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Thread: Musher vs. Snowmachine

  1. #1
    Moderator AKmud's Avatar
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    Default Musher vs. Snowmachine

    Another warning that we need to be extra careful out there. A musher was struck by a snowmachine just outside of Kotz this week - ADN story

    Amazingly enough, ALCOHOL was involved , and NOT on the part of the musher.

    The musher was a successful pediatrician from Anchorage doing bush work. The snowmachiner was a 20 something who was intoxicated.....what a waste!

    Please be careful on the trails and remember we aren't the only ones using them. Also, a DUI can be obtained while on ANY motorized vehicle.
    AKmud
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  2. #2
    Member AKDoug's Avatar
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    And PLEASE wear reflective clothing if you are a musher or other recreationalist on the trails, even snombilers. So often I come across skiers in black spandex and black fleece at night with no reflectiveness at all. I have almost rear ended snowmachines that have non-functioning lights and the rider dress without any reflective clothing.

  3. #3
    Member AKDoug's Avatar
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    It turns out that one of the victims signaled the snowmobile with a headlamp, but it obviously didn't work. I hope they throw the book at the driver of the snowmobile, but it won't happen. From what I have seen, vehicular manslaughter only brings 5 or so years in prison and that's it.

  4. #4

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    Dog teams and the sleds are hard to see. I have had some near miss's with some as they cross the road. The team is on the road, before the musher has a view of the oncoming traffic. It is a bad deal and it could be improved upon, if: Mushers would put reflective/highly visible tracings on the dogs and use a stobe light on a staff above the sled. They don't recognize the danger they put themselves in, until there is an incident like this one. Who was at fault??? I think both parties share the blame for the unfortunate/disasterous incident. Even the Amish have to have lights and markings on their slow moving vehicles, mushers could help themselves if they wanted to, in this fashion. But it will eventually have to be brought on them, by laws and regulations. Booze was evidently a major factor in the cause, but there is always more than one factor involved and both parties should do what they can to mitigate the possibilities. The gal that owned the team, failed to recognize possible hazards and this to led to it happening. Simply flashing a headlamp at an oncoming snowmachine was not enough, as it is clearly pointed out by this actually happening. She could have done more to protect her team. The snowmachiner could have done more to ensure he was fit to drive. All are losers now.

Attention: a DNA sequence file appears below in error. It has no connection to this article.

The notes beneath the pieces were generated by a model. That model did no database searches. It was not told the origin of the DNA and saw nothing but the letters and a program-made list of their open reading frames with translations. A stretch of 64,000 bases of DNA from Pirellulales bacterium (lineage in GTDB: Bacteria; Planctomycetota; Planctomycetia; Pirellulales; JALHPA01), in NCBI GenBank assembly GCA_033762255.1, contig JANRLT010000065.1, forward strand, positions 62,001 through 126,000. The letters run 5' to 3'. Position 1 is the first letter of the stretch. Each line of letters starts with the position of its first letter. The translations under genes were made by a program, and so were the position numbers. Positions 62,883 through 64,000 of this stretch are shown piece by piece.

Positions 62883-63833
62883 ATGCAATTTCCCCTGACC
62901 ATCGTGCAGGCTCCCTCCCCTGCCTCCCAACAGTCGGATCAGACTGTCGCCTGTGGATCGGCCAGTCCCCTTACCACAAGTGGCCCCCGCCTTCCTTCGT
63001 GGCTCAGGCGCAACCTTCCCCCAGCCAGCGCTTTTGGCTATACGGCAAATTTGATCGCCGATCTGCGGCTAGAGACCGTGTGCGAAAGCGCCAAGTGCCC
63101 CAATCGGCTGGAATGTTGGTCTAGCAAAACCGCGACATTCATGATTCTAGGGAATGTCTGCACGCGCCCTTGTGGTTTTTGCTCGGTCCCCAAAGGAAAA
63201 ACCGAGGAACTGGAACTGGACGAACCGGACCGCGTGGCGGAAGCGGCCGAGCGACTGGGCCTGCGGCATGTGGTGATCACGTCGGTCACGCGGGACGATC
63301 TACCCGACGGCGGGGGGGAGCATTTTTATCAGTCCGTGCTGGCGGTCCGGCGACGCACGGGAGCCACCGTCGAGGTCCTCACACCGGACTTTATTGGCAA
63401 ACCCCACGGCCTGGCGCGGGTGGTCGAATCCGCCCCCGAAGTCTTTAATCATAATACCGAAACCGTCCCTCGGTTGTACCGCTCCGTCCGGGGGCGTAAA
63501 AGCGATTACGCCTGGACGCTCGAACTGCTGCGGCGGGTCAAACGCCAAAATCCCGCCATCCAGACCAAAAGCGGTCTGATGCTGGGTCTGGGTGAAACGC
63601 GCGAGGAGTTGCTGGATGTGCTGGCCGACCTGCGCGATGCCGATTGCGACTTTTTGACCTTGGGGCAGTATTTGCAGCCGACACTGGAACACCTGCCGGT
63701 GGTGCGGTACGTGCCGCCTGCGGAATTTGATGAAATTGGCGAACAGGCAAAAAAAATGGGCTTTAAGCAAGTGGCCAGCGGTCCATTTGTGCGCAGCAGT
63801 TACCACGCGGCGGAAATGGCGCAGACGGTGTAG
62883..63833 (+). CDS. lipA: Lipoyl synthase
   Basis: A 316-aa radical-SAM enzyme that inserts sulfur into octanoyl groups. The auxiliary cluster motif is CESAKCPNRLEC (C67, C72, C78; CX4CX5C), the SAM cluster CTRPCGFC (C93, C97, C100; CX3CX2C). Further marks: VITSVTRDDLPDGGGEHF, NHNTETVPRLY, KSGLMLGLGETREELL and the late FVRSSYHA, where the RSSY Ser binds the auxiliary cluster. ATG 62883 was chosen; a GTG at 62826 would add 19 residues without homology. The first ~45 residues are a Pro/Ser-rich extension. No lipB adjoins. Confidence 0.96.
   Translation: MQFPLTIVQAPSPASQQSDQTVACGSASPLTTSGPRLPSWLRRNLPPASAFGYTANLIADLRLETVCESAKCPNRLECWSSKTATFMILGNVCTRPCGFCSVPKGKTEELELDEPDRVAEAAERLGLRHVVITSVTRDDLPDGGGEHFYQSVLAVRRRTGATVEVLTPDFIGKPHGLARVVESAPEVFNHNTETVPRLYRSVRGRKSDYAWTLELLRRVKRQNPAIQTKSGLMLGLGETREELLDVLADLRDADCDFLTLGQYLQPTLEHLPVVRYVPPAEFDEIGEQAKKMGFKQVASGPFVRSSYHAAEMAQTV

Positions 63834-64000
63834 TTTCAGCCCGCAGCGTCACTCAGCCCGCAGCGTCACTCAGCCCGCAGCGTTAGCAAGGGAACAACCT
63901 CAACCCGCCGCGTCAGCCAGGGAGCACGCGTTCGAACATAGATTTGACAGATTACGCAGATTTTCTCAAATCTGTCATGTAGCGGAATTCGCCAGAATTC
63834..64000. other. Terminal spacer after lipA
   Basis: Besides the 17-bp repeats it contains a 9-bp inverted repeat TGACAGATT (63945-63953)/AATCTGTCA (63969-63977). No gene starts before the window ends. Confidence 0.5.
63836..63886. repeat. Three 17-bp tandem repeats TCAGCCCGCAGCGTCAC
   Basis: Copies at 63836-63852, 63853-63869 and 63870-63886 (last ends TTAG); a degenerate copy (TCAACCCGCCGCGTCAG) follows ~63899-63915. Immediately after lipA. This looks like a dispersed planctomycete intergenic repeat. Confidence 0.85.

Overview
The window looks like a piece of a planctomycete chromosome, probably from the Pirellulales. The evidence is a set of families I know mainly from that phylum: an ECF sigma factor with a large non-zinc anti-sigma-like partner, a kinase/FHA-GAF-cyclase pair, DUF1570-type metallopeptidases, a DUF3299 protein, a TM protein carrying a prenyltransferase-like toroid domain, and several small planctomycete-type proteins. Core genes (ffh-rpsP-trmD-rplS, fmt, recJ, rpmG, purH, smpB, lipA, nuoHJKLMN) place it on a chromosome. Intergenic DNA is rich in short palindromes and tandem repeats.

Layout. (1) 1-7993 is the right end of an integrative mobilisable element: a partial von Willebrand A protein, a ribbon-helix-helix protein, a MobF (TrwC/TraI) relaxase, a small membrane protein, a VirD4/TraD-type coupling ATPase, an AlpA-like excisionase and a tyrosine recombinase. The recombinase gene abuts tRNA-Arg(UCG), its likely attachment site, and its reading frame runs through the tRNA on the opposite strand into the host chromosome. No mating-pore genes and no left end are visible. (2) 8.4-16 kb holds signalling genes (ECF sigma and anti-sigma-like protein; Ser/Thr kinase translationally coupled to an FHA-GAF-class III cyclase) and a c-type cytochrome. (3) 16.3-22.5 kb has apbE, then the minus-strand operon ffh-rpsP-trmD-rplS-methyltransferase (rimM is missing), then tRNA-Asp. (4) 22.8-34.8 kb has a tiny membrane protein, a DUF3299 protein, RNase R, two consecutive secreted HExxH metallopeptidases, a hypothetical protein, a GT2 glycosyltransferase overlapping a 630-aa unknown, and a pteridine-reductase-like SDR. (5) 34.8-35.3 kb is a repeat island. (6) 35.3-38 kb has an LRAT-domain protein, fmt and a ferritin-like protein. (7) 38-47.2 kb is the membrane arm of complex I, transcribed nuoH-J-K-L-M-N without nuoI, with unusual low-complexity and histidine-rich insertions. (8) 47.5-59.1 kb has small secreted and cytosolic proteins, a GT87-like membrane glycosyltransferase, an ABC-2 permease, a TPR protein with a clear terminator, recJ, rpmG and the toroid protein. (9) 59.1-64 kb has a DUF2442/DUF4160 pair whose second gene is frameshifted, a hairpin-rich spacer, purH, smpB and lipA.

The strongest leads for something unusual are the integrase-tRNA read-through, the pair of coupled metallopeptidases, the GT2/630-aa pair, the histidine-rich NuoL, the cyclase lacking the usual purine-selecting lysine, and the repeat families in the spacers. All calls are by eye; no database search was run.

5. #5
    Member AKDoug's Avatar
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    Most of the teams in our area are now using LED lights on their lead dogs, LED lights on the musher's hat facing front and rear, and reflective tape on the dog's harnesses. However, this is just for training. There are many competitive mushers that feel lights and reflective tape are not good in competition as other mushers can see them easier.

    There is a reason why D.O.T. requires reflective tape completely down the sides of my semi-trailers.

    I don't fault the mushers in this. I will say, however, that I have had a musher blink their light at me in the past and it looked exactly like a snowmobile headlight a mile away going down a bumpy trail, not a musher 100 yards in front of me.

  6. #6

    Unhappy

    Quote Originally Posted by AKDoug View Post
    Most of the teams in our area are now using LED lights on their lead dogs, LED lights on the musher's hat facing front and rear, and reflective tape on the dog's harnesses. However, this is just for training. There are many competitive mushers that feel lights and reflective tape are not good in competition as other mushers can see them easier.

    There is a reason why D.O.T. requires reflective tape completely down the sides of my semi-trailers.

    I don't fault the mushers in this. I will say, however, that I have had a musher blink their light at me in the past and it looked exactly like a snowmobile headlight a mile away going down a bumpy trail, not a musher 100 yards in front of me.
    I have not seen the reflective tape and led lights being used in my neck of the woods. Wished I would. I would advocate the use of strobes as being even better though.

    I too have thought a mushers headlamps was a distant snowmachine, lots of times. With shared trails, comes shared responsibilities. No one user group can keep the trail safe. But it seems as though some don't want to protect themselves.

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